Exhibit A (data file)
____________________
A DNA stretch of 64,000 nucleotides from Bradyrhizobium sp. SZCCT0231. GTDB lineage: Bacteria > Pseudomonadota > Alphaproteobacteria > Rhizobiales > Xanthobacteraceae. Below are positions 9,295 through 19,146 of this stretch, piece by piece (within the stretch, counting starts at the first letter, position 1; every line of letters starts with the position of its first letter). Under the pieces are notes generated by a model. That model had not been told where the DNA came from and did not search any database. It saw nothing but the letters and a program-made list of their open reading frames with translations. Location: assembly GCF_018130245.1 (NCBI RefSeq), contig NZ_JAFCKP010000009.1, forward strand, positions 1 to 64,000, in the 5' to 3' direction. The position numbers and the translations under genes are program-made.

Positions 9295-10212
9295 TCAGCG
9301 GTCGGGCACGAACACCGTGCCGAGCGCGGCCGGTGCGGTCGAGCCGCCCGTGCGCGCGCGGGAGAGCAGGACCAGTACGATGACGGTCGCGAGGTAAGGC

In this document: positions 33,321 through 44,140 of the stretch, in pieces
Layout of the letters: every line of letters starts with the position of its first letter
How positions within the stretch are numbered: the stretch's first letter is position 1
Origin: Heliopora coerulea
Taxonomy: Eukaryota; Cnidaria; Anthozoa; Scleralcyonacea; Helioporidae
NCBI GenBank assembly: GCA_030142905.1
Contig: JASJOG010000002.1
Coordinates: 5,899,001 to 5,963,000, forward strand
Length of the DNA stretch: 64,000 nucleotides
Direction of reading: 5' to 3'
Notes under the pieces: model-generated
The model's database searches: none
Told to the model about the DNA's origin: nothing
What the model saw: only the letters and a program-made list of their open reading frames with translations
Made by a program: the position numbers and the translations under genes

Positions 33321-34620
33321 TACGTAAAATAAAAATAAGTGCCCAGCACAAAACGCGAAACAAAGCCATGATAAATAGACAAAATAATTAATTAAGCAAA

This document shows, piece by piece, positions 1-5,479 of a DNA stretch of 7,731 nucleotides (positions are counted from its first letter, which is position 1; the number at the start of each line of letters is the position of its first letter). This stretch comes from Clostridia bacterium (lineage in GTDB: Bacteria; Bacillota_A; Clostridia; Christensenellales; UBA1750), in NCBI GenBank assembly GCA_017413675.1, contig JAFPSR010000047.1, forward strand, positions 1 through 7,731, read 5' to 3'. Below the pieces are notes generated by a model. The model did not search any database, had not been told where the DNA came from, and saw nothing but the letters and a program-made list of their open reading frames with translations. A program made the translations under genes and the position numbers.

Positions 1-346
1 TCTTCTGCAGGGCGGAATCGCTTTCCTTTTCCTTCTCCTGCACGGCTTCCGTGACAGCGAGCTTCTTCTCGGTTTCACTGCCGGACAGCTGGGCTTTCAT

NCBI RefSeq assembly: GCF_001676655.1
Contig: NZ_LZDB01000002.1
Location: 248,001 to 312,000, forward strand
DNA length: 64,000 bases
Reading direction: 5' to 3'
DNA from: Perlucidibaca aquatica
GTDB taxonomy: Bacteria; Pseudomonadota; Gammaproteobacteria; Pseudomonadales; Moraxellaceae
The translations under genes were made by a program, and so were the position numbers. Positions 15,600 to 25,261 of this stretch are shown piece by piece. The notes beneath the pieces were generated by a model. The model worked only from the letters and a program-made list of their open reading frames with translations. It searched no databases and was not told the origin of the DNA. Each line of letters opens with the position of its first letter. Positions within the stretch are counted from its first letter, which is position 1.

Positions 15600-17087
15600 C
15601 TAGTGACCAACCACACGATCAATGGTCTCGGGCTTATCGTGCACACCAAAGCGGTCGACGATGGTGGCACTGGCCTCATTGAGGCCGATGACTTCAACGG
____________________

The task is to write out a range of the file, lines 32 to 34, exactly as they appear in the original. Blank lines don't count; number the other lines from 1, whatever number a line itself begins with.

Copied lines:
The translations under genes were made by a program, and so were the position numbers. Positions 15,600 to 25,261 of this stretch are shown piece by piece. The notes beneath the pieces were generated by a model. The model worked only from the letters and a program-made list of their open reading frames with translations. It searched no databases and was not told the origin of the DNA. Each line of letters opens with the position of its first letter. Positions within the stretch are counted from its first letter, which is position 1.

Positions 15600-17087
15600 C